There are several guidelines that can help developers or system tuners to predict the benefits of parallelism. Which of the ones below is a fake?
A. Gustafson’s Law
B. the Karp-Flatt metric
C. Stevensen’s Corollary
D. Amdahl’s Law
As you probably know, software parallelism is a great way to take advantage of the cores available on Intel’s latest processors. But achieving parallelism requires writing software differently. Intel has many resources out there to help developers make the transition, including the Intel® Software Network Parallel Programming Community and the suite of developer tools called Intel® Parallel Studio. Parallel Studio includes three products: Intel® Parallel Inspector, Parallel Composer, and Parallel Amplifier.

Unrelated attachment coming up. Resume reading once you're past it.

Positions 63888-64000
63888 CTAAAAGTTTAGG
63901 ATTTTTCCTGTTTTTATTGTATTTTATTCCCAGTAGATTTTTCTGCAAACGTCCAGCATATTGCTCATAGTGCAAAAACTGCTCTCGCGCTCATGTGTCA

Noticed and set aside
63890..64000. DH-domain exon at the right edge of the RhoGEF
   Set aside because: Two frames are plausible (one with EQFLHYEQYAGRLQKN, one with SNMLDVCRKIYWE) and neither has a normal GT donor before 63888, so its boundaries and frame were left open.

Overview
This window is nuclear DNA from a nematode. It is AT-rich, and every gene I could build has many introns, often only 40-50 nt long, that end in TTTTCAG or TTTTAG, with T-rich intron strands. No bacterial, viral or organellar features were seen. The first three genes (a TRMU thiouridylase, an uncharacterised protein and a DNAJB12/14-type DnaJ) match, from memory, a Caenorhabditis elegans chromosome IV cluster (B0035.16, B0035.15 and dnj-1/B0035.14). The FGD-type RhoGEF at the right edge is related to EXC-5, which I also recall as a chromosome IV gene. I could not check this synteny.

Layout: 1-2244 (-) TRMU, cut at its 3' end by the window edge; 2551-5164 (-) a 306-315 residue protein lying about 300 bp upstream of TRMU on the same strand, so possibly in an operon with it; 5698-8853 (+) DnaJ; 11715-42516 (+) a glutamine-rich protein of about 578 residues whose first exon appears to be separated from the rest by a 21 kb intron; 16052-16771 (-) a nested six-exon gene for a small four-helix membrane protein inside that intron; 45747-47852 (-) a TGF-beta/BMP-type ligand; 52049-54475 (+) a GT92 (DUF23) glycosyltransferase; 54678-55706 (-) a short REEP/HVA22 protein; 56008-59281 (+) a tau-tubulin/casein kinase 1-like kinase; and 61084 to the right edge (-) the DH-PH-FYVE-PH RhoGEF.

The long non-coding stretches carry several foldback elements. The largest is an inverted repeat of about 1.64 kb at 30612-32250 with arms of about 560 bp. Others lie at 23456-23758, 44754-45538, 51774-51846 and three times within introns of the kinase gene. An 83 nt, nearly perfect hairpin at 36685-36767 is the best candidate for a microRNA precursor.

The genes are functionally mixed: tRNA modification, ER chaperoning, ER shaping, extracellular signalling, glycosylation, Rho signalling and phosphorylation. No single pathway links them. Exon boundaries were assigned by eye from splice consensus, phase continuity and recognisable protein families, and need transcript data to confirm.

Which brings us back to the quiz. In studying the theory of parallelism you would undoubtedly come across rules A, B, and D (C is the imposter). Even without being well-grounded in theory though, a product like Intel® Parallel Amplifier can help you to understand and performance tune the parallelism in your applications. Want to learn more about Parallel Studio? Now through July 12, you can learn about all 3 of the products in Parallel Studio for a chance to win a $500 Gift Card and 1 license for Parallel Studio. Try the Intel® 20 Questions contest! Start today and it’s not too late to win!